Chipping. One of the most important aspects of golf to the average club player, but probably the one that gets the least attention. We go to the driving range and practise full shots, we spend 10 minutes on the putting green before our round to groove our stroke… But we never, ever practise our chipping. And frankly that’s a bit strange because even when we’re playing okay, we tend to miss a fair share of greens…

And chipping is in the news lately with Tiger Woods giving a masterclass in how not to do it. From the former world number one this year we’ve seen chunked chips, bladed chips, chips played with a 4-iron just to get the ball moving forwards, in fact every sort of bad chip you can imagine. Tiger claims his ‘release patterns’ are all wrong, which is nonsense. He just needs to follow the 19th Hole’s five step plan to better chipping:

1. Hands in front of the ball at address

This promotes a better contact with the ball to get it rolling, and reduces the chance of thinning the ball.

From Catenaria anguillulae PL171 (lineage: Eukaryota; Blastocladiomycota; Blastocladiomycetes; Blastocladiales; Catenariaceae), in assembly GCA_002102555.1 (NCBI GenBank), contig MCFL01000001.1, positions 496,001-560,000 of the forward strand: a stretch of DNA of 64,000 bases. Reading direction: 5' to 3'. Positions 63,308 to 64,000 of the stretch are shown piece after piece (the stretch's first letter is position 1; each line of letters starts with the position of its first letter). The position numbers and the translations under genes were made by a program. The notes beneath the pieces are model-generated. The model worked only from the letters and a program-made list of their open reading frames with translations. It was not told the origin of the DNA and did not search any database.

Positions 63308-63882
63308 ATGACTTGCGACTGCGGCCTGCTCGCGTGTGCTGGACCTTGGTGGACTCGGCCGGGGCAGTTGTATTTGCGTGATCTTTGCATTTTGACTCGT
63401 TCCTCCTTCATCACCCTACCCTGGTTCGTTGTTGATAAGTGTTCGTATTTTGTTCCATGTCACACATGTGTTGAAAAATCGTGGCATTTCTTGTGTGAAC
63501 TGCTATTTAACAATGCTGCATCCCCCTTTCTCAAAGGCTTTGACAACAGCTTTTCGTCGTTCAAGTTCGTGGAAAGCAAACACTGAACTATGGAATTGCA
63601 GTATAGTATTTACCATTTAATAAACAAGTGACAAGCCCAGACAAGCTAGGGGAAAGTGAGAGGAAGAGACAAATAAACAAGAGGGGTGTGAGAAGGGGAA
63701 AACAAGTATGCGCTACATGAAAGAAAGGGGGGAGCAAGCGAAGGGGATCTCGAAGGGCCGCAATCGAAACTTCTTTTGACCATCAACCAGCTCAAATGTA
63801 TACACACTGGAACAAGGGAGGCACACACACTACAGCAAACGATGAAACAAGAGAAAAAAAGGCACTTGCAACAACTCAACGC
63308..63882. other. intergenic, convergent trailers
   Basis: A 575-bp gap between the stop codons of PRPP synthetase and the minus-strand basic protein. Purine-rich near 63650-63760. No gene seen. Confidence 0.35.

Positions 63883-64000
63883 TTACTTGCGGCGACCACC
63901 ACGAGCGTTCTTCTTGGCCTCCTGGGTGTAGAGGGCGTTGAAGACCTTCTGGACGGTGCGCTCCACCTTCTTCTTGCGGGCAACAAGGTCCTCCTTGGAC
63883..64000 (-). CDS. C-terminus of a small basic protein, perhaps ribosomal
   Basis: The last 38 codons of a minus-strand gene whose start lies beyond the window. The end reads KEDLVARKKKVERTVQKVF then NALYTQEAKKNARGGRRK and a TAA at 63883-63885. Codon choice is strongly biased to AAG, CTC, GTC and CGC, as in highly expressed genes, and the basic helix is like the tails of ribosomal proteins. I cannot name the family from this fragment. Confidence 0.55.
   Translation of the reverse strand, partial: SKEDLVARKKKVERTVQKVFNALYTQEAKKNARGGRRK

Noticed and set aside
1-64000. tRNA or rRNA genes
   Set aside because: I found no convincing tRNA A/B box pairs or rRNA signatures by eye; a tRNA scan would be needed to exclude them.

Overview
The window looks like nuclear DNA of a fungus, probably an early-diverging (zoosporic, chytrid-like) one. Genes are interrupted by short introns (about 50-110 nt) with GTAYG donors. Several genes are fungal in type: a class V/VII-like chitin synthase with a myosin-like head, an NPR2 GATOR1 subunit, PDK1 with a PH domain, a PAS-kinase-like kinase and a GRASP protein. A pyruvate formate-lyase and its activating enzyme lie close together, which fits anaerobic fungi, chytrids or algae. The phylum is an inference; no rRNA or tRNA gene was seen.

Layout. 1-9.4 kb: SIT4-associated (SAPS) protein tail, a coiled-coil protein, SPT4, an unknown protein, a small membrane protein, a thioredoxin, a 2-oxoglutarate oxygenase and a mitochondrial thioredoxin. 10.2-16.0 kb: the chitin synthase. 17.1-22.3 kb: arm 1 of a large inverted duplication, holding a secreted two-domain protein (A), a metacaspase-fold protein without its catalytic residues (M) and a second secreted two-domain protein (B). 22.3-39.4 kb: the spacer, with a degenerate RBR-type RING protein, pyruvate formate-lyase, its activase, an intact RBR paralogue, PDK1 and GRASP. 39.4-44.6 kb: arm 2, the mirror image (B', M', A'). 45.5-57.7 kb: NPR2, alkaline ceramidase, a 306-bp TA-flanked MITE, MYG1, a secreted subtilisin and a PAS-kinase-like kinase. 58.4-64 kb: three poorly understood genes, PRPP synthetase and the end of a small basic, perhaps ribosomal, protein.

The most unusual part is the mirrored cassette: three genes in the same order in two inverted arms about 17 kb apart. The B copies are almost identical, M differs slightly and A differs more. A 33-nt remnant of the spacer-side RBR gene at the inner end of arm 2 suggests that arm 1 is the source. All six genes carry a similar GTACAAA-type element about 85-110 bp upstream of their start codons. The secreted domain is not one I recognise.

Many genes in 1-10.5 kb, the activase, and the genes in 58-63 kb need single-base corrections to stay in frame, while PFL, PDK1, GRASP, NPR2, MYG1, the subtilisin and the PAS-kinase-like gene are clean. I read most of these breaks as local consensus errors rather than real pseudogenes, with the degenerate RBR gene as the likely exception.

2. Adopt a favourite club for chipping

We suggest a 9-iron or PW. While sometimes, like Tiger, you could find a flatter-faced club more useful, it’s much better to have a go-to club for chipping. And we don’t mean a chipper.
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3. Read the green you’re chipping to

When the ball lands you want it to release like a putt towards the hole so make sure you land it in the right place!

4. Hold the club lower down the grip

You’re going for control here, not power, and this very simple thing puts your hands closer to the ball.

5. Try to replicate your putting stroke

Or at least a close approximation of it, and simply bring the clubhead back to drop on the back of the ball. The chipping stroke does not need many moving parts, especially in your arms and wrists.

There. Simple. If you follow all of that you’ll find your chipping becomes much more consistent and bogeys turn into pars. And every once in a while you will chip in just like they do on the telly…


Dan Foley

Dan Foley

Editor and journalist at a variety of websites over the last ten years. Closing in on 10,000 hours of golf practice with no sign of mastering the game.

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